The Release Phase

The older version of the playbook will not be supported any longer. It is too time consuming to maintain and support 2 different versions of the playbook. Users will be encouraged to upgrade to the new version. This will require a complete re-install of the node.

Feel free to ping me on Twitter or IOTA’s Discord for any questions!

Thanks for the support!

If you like this project and would like to donate please use this address (and thanks!):


IRI Playbook – Some Facts

IOTA Reference Implementation (FullNode) Playbook

Installing and running a full-node made simple!

The iri-playbook uses the software Ansible which is widely used in professional IT environments:

Ansible is used to automate apps and IT infrastructure (Application Deployment + Configuration Management + Continuous Delivery)

A playbook is a set of instructions executed by Ansible.

  • The IRI playbook has been released in early December 2017 in an effort to help users have their full-node installed and configured in the simplest way possible.
  • It already has more than 1200+ installations to date (based on Github’s unique clone statistics)
  • It includes a “Getting Started Quickly” (one command) to get a node fully installed and configured in less than 15 minutes.
  • The IRI playbook can be used by anyone: no previous knowledge of Linux is required.

The Wiki and Repository


The iri-playbook installation includes:

  • Latest IRI configured and running
  • Can install & configure multiple nodes in parallel
  • Support for Linux distributions: CentOS and Ubuntu
  • IOTA Peer Manager GUI for node’s neighbor management
  • IOTA Prometheus Exporter for node’s metrics and Tangle statistics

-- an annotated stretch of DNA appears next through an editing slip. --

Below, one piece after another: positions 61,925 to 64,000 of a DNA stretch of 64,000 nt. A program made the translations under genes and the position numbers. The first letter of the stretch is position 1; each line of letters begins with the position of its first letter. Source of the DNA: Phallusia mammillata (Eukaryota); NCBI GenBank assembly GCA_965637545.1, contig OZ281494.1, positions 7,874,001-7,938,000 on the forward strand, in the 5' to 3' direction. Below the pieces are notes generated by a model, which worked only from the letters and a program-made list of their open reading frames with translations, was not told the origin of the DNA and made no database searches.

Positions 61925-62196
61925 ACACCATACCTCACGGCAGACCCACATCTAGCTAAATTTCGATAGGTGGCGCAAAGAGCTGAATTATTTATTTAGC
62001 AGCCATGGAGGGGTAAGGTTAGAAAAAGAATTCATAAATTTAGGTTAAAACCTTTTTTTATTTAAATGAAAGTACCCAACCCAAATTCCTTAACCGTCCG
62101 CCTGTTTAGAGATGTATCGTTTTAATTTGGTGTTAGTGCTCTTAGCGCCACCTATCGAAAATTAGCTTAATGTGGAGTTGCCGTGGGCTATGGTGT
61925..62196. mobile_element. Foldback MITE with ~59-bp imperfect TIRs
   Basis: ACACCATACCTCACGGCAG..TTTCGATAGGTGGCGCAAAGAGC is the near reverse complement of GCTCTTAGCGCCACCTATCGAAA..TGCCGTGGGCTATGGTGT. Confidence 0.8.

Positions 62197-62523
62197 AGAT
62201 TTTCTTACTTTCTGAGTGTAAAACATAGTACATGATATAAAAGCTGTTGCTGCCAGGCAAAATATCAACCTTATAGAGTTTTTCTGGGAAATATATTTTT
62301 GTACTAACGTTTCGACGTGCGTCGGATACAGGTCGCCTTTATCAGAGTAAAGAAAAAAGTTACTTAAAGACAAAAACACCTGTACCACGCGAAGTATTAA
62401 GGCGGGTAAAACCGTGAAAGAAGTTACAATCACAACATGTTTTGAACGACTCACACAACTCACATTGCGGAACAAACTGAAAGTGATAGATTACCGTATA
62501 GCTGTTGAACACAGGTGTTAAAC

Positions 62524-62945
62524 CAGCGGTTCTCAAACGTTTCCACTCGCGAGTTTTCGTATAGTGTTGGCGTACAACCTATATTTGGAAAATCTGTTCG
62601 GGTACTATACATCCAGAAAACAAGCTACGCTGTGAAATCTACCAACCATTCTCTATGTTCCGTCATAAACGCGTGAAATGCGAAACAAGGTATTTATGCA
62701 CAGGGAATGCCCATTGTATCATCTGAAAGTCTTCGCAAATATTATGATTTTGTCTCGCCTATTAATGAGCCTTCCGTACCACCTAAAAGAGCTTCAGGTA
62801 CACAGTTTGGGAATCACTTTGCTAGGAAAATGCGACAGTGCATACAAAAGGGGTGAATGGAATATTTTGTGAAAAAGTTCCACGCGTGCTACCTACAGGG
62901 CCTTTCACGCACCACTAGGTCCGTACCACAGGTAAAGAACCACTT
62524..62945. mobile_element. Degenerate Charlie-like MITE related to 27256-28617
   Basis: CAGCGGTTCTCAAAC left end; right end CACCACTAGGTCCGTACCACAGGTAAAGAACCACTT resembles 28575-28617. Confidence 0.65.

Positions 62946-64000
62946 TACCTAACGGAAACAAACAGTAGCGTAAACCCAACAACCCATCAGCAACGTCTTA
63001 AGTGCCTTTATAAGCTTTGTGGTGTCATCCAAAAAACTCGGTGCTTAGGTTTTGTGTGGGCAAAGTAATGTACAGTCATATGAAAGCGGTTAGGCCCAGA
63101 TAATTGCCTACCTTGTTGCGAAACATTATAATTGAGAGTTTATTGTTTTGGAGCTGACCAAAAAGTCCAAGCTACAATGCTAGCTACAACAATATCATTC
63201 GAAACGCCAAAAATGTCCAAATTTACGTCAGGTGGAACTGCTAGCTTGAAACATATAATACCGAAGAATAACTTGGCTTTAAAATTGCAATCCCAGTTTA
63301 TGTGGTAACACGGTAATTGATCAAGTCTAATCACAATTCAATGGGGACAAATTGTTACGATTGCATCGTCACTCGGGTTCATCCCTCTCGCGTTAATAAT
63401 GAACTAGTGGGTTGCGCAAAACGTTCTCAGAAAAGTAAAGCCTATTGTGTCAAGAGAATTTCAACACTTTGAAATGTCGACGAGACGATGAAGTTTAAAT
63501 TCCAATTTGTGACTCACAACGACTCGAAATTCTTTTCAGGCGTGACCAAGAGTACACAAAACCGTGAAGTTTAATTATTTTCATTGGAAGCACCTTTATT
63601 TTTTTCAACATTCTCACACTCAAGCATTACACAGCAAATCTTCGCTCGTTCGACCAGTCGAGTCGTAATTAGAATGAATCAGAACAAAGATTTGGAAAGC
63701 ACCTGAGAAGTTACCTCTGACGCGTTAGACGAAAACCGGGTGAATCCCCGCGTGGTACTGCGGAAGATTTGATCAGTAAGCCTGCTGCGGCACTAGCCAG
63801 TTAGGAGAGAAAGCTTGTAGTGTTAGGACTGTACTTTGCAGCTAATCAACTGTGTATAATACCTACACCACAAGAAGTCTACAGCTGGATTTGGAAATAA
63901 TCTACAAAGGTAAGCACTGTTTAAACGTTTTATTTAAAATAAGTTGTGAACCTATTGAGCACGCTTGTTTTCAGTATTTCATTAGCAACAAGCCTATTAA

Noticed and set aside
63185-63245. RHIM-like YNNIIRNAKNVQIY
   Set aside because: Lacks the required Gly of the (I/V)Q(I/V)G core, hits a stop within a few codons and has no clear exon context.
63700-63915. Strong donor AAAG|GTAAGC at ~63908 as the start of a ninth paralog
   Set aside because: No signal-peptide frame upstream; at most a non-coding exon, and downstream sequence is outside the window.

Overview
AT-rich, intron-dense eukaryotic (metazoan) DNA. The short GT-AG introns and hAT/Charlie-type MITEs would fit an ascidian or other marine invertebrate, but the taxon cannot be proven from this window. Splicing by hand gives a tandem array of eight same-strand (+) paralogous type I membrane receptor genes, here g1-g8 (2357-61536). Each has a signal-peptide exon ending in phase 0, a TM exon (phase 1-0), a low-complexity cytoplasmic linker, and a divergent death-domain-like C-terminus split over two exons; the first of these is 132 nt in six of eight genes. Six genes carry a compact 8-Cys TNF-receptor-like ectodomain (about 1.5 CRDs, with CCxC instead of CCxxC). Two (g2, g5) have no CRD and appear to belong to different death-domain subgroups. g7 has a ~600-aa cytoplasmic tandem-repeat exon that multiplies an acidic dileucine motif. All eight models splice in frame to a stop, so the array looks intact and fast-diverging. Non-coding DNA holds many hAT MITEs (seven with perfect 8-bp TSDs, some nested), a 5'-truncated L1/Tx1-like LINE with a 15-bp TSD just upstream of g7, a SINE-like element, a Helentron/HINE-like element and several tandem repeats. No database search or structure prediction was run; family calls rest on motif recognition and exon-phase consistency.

• Prometheus & Grafana to process metrics and display awesome graphs
  • Alertmanager to trigger (email) alerts based on configured rules
  • HAProxy reverse proxy for IRI’s API port for security policies and logging
  • CarrIOTA Field optional add-on to add the node to the CarrIOTA proxy/field
  • Nelson optional add-on to automatically manage node’s neighbors
  • Comprehensive Wiki including information about security hardening
  • Firewall configuration

The iri-playbook includes some useful utility scripts:

iric is a menu-driven configuration and management utility for the full-node’s services and maintenance tasks, database downloads, neighbor management and more. It makes maintenance of the node a child’s play.

nbctl is a script to help manage the node’s neighbors (add/remove/list). It is used by iric under the hood.

ps_mem a script which offers a nice overview of total memory consumption per process.

  • The IRI playbook configures Nginx as web-server to reverse proxy and set password access for several processes (e.g. IOTA Peer Manager, Prometheus etc.)
  • It provides automated SSL certificate creation and configuration (self-signed) which can later be changed to user’s supplied SSL certificate(s).
  • The project provides a fully-synced IOTA database to help kick-start new nodes.

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Security Considerations for IOTA Fullnode Operators